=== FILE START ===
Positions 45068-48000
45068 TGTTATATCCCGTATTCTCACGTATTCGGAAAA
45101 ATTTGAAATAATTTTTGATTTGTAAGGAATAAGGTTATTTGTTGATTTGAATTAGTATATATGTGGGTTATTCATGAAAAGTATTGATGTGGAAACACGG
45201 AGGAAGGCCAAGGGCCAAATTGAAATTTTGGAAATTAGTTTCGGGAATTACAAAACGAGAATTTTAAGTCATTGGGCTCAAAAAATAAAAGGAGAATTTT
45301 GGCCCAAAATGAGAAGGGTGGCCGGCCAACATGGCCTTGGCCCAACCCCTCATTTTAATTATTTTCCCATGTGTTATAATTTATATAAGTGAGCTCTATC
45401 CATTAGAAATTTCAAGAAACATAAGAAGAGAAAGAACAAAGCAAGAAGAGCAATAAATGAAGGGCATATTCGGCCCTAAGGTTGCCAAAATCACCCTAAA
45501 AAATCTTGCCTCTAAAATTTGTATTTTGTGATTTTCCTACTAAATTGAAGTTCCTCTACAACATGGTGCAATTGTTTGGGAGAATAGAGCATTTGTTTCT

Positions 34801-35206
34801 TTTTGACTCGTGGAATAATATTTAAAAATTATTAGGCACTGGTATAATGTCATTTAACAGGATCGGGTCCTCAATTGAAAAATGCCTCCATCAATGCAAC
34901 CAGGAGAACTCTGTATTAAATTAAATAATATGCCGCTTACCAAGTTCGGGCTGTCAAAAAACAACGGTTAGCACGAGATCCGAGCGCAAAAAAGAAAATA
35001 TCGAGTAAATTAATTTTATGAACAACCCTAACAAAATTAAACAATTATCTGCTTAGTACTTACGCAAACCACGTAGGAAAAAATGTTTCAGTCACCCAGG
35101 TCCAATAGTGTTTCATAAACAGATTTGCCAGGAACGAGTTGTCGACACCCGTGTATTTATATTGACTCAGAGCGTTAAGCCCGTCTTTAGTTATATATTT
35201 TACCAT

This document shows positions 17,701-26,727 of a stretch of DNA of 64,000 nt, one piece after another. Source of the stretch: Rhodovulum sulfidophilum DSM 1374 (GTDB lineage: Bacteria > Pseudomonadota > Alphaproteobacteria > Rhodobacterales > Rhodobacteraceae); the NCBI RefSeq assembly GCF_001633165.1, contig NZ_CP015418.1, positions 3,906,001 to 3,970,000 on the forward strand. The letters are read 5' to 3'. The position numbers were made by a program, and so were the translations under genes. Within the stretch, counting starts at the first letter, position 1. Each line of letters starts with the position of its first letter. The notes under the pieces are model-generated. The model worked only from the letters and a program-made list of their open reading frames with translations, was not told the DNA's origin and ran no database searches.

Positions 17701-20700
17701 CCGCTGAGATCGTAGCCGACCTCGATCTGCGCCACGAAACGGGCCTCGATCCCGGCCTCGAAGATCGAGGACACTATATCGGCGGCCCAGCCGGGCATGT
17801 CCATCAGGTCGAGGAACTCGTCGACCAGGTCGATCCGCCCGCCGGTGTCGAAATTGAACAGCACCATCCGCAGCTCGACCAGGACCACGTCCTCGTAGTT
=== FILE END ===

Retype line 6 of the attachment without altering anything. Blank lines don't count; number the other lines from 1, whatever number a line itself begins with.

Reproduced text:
45401 CATTAGAAATTTCAAGAAACATAAGAAGAGAAAGAACAAAGCAAGAAGAGCAATAAATGAAGGGCATATTCGGCCCTAAGGTTGCCAAAATCACCCTAAA